At present, 14 officially known species of Weissella as part of lactic acid bacteria family are reported[10]. Weissella are gram-positive, non-spore-forming bacteria with catalase-negative activity. These are obligate heterofermentative organisms that ferment glucose to lactic acid and carbon dioxide through the hetero lactic fermentation pathway[11]. Weissella cibaria, classified by the first taxonomic study in 2002, was isolated from fermented food[12] and is known to exhibit antiviral effects against avian influenza virus through the production of antimicrobial substances such as weissellicin[13]. In addition, W. cibaria displays immune effects by producing inflammatory mediators[14]. W. cibaria JW15 (JW15) isolated from Kimchi was reported to display probiotic properties such as acid tolerance, bile tolerance, heat tolerance, and antimicrobial activities. Heat-killed JW15 increases the production of NO, nuclear factor-κB (NF-κB), IL-1β, and TNF-α in the RAW 264.7 macrophage cell line and mediates immunomodulatory effects[15]. In addition, viable JW15 has been reported to possess the ability to induce immune-enhancing effects against Listeria monocytogenes challenge mouse model and immunosuppressed mouse model[1618]. Although JW15 has been studied extensively, there is no study of the immunomodulatory effects of viable JW15 cells. In this study, we investigated the immune-enhancing ability of heat-killed JW15 and viable JW15 in RAW 264.7 macrophages.

    Materials and methods

      JW15 preparation

    • JW15 (KACC 91811P) isolated from Kimchi (Korean traditional fermented vegetables) was grown in De Man Rogosa and Sharpe (MRS) broth (BD, USA) at 37 °C for 18 hours and viable bacterial cells were counted on MRS plates. The cells were collected by centrifugation at 14 000 g for 10 minutes and the culture supernatant discarded. The pellet was washed twice with sterile phosphate-buffered saline (PBS, pH 7.2). The probiotic cells (1×108 CFU/mL) were heat-killed at 110 °C for 15 minutes and stored at −20 °C until use[15]. The well-known Lactobacillus rhamnosus GG (LGG, ATCC 53103) was used as the reference strain.

    • Cell culture

    • The murine macrophage cell line RAW 264.7 (Korean Cell Line Bank, Korea) and RAW BLUE cells (InvivoGen, USA) were grown in Dulbecco's modified Eagle's medium (DMEM; HyClone, USA) supplemented with 10% (v/v) fetal bovine serum (FBS; Gibco Laboratories, USA) and 100 units/mL of streptomycin and penicillin (Gibco Laboratories) at 37 °C in a humidified atmosphere with 5% CO2. After subculturing four to five times, RAW BLUE cells were cultured with 100 mg/mL of zeocin (InvivoGen).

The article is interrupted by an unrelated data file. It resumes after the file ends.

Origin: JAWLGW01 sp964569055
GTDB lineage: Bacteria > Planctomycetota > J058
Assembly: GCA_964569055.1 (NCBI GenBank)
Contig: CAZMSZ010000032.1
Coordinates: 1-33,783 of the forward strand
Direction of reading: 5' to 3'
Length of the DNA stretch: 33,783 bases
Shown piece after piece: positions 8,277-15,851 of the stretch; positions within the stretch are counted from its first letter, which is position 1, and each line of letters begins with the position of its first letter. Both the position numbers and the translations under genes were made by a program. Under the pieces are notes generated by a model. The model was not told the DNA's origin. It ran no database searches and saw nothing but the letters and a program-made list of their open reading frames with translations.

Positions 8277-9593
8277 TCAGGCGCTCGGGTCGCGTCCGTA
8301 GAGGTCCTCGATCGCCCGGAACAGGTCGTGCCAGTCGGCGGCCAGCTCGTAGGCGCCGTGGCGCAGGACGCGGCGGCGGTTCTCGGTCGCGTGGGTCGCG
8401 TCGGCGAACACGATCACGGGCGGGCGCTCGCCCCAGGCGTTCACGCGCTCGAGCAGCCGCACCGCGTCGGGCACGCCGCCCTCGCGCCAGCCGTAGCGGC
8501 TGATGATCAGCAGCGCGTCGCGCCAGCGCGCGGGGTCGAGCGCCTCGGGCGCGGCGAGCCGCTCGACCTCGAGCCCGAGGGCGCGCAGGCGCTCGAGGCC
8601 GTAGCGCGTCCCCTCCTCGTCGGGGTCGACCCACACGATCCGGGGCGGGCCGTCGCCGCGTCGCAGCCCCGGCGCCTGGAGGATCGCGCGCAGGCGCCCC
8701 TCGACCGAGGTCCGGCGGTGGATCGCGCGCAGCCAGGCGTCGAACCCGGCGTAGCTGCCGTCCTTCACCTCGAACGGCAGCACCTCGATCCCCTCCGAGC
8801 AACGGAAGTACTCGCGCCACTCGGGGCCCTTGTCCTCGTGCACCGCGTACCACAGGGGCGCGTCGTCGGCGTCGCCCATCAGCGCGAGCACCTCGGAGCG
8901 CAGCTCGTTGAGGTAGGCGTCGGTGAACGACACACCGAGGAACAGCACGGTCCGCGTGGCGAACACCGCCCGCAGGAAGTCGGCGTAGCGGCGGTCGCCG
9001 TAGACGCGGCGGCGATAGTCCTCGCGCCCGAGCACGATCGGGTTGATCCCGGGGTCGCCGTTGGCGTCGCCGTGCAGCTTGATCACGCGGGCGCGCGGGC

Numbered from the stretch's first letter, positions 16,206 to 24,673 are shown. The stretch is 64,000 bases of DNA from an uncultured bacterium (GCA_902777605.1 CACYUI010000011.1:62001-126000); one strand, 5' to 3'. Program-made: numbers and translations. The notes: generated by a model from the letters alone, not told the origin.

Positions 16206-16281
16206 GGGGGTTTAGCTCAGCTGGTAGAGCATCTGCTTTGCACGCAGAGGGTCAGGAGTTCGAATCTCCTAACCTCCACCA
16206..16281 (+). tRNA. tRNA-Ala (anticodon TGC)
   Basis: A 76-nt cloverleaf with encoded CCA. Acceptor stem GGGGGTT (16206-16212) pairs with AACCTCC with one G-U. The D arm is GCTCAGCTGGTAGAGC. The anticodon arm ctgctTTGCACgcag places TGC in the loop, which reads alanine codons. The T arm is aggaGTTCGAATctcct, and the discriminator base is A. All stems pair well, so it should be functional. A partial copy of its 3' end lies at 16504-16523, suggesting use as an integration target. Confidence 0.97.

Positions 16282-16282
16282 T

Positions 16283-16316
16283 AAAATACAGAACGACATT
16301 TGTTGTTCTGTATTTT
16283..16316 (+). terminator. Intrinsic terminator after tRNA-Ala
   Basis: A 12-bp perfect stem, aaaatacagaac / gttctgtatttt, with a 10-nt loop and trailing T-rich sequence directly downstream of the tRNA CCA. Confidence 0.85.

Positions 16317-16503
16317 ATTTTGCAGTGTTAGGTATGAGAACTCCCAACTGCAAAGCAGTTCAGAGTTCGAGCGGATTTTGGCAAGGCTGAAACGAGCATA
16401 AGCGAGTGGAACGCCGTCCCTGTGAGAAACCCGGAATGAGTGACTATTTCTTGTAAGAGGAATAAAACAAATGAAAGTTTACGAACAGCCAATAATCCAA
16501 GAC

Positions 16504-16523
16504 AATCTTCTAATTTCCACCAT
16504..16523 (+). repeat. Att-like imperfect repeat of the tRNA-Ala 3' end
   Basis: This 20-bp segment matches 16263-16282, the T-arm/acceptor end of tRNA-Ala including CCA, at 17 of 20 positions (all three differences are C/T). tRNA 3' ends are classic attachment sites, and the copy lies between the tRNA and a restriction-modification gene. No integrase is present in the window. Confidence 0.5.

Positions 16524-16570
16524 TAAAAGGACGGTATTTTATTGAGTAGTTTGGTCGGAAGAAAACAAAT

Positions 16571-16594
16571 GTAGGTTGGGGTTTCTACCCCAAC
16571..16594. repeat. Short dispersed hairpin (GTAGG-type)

• Activation of macrophages

    • RAW 264.7 macrophages (5×105 cells/well) and RAW BLUE (5×105 cells/well) cells were seeded in a 12-well plate. The viable and heat-killed JW15 (100 μL containing 5×108 or 1×108 CFU/mL) were added to each well. The probiotic concentration was adjusted such that each macrophage cell was exposed to either 20 or 100 probiotic cells at 37 °C and 5% CO2. Macrophages incubated with PBS were used as a negative control, while those treated with lipopolysaccharide (LPS) (100, 500, and 1 000 ng/mL; Sigma, USA) in PBS were used as a positive control. For experiments containing viable JW15, RAW 264.7 cells were cultured in gentamycin (50 μg/mL). After 48 hours, the culture supernatants were collected and the concentration of NO, NF-κB, and cytokines (IL-6 and TNF-α) in the supernatant were measured[15].

    • Cell viability

    • The cytotoxicity of the viable and heat-killed JW15 against RAW 264.7 cells was evaluated based on the 3-(4,5-dimethylthiazol-2-yl)-2,5-diphenyl tetrazolium bromide MTT (Sigma-Aldrich, USA) method. RAW 264.7 cells were plated at a density of 1×105 cells in a 96-well plate, followed by their treatment with viable or heat-killed JW15 at 37 °C for 48 hours. Cells were washed twice with PBS and incubated with 0.5 mg/mL MTT for 4 hours. The purple-colored formazan was solubilized in dimethyl sulfoxide (DMSO) for at least 1 hour in the dark and the absorbance of the solution measured at 550 nm wavelength by an enzyme-linked immunosorbent assay (ELISA) reader (Tecan, Austria). Cell viability was calculated as follows: Cell viability=[D(550 nm) of sample]/[D(550 nm) of control]×100%.

    • Measurement of NO production

    • The level of NO produced by macrophages was determined using Griess reagent (Promega, USA). A total of 50 μL cell culture supernatant or nitrite standard (0–100 μmol/L sodium nitrite) was treated with an equal volume of 1% sulfanilamide in 5% phosphoric acid and 0.1% N-(1-naphthyl) ethylenediamine dihydrochloride at room temperature (20 °C to 25 °C) in the dark for 10 minutes. The absorbance of the reaction solution was measured at 540 nm using a microplate reader. Samples were assayed in triplicates. NO concentrations were calculated using a nitrite standard curve[19].